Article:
3.5  stars

Victoria Opera’s production of The Who’s Tommy is the Australian premiere of this ground-breaking rock opera. Tommy began as a concept album in 1969 and the music will be well-known to fans of The Who. Indeed some songs will be familiar to most audience members. Tommy has been performed by The Who themselves, adapted into a film version and then finally into a full stage production, opening on Broadway in 1992.

The story revolves around Tommy, a young boy who enters a catatonic state after experiencing a significantly traumatic event. We see Tommy as a bright and happy four year old, who is instantly transformed by this trauma. Life continues and Tommy is now a 10 year old, but still in a catatonic state and regarded as being deaf, blind and mute. Unable to defend or protect himself, Tommy is exposed to further trauma and abuse from his uncle and cousin. Desperate to help their son, Tommy’s parents search for answers. This could be make for a powerful storyline until it takes a bizarre pinball plot twist. At this stage, it’s best just to suspend your disbelief and go along for the wild ride of Tommy’s adult life.

This Australian premiere of The Who’s Tommy is directed by Roger Hodgman who has assembled an exceptional cast to bring this intriguing work to life. Hodgman has found the moments of tenderness and heart to transform the story beyond the bizarre aspects of the storyline and keeping the darker moments present but not overwhelming.

Mat Verevis is outstanding in the role of adult Tommy, also serving as the narrator of his tale. He brings a likeable innocence with a confident rock-star quality that makes sense of his character’s journey.

For this performance the four year old Tommy was played by Hamilton Binnie Garcia and the ten year old Tommy was played by Elijah Slavinkis. The scenes between Verevis, Garcia and Slavinkis were captivating, but particularly the moments between Verevis and Slavinkis. Their hauntingly beautiful rendition of ‘See Me, Feel Me’ was a real highlight of the show and their voices linger well after the show has ended.

Matt Hetherington and Amy Lephamer superbly master the vocal score and bring a warmth and endearment to their roles as Tommy’s parents, despite the sins of the past they are hiding.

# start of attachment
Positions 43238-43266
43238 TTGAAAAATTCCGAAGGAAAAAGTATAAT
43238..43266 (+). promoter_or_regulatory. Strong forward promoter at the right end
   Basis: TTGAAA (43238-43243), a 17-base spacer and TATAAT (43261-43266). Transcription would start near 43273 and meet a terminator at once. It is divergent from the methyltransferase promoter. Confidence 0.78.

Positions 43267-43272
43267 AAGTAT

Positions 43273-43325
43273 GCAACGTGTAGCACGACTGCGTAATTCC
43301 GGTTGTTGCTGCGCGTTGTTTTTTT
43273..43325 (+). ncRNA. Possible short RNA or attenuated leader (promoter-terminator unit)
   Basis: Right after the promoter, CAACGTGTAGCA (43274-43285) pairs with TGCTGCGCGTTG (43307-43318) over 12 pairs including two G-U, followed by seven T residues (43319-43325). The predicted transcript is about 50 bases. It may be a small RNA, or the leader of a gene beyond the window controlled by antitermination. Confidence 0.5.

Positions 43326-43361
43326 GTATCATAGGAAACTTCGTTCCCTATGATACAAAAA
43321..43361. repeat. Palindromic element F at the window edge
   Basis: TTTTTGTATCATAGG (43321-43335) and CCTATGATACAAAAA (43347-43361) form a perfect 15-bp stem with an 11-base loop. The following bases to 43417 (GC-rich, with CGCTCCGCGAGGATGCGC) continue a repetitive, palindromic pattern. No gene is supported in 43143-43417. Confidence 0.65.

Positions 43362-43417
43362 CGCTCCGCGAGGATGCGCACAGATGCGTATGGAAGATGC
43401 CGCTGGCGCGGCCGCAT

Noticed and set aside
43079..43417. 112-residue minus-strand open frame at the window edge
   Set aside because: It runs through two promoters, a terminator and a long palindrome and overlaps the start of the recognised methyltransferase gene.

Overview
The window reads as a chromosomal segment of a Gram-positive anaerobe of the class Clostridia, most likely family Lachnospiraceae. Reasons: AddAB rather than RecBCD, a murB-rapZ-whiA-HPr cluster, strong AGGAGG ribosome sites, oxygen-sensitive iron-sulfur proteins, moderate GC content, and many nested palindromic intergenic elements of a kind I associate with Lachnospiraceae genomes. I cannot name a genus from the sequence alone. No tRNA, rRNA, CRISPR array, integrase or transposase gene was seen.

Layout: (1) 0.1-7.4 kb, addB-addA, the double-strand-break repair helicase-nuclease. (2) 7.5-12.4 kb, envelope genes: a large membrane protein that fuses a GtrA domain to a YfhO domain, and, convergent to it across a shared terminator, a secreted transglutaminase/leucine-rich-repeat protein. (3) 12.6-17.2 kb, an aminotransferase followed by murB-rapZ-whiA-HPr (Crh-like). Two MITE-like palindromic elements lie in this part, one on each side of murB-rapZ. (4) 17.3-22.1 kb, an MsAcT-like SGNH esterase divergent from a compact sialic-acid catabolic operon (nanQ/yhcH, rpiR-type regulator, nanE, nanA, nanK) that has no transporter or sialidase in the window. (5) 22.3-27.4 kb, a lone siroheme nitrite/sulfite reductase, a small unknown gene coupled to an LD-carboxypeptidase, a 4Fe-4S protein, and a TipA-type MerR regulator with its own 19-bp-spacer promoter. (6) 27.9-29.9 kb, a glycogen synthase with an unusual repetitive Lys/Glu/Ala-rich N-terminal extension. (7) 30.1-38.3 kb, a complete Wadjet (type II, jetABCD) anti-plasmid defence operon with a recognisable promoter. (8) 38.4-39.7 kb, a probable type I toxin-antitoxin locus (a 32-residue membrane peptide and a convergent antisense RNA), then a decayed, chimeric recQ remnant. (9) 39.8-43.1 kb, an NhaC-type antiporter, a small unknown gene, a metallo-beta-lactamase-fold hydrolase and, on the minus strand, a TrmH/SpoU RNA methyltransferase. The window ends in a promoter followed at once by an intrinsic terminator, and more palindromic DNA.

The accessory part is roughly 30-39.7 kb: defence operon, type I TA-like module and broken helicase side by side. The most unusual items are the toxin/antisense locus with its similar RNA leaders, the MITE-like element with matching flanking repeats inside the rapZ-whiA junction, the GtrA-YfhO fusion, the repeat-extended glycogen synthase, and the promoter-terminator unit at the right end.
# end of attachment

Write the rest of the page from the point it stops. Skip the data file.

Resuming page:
It provides a balance to the portrayals of Tommy’s Uncle Ernie and cousin Kevin, played by Kanen Breen and Vincent Hooper. Breen manages to bring some laughs to the show, but without being likeable. Appropriately, there is no sense of explanation for Uncle Ernie’s wrongful behaviour and Breen’s portrayal ensures the audience doesn’t develop a sense of empathy or connection to the character.

Paul Capsis makes the most of every single moment he’s on stage as the gypsy Acid Queen in a role that is a vehicle for show-stealing.

Set design by Christina Smith is minimal but effective, aided by an impressive digital video design by Jamie Clennett that enhances the story without distraction. The final images of the three Tommys morphing together is a powerful statement.

Costume design by Isaac Lummis sets the scene and creates emotion. The crisp white clothes worn by Tommy are a stark contrast to the murky characters around him. Choreography by Dana Jolly is sharp and well executed by the ensemble. Lighting design by Matt Scott works well to create mood and effect, while the sound design by Peter Grubb elevates the rock opera to a rock concert vibe.

Perhaps most importantly, Tommy is about the The Who’s music, and this is superbly performed under the musical direction of Jack Earle.

Tommy was a ground-breaking work when first released. Beyond the quirkiness of the storyline, there are layers of depth to unpack and consider for those who dare to explore the concepts of Tommy. For some audience members Tommy simply presents a rare opportunity to experience this unique rock-opera, while for others it will be a celebration of The Who’s music in all its glory.

The Who’s Tommy is now playing at the Palais Theatre in St Kilda.

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Photos: Jeff Busby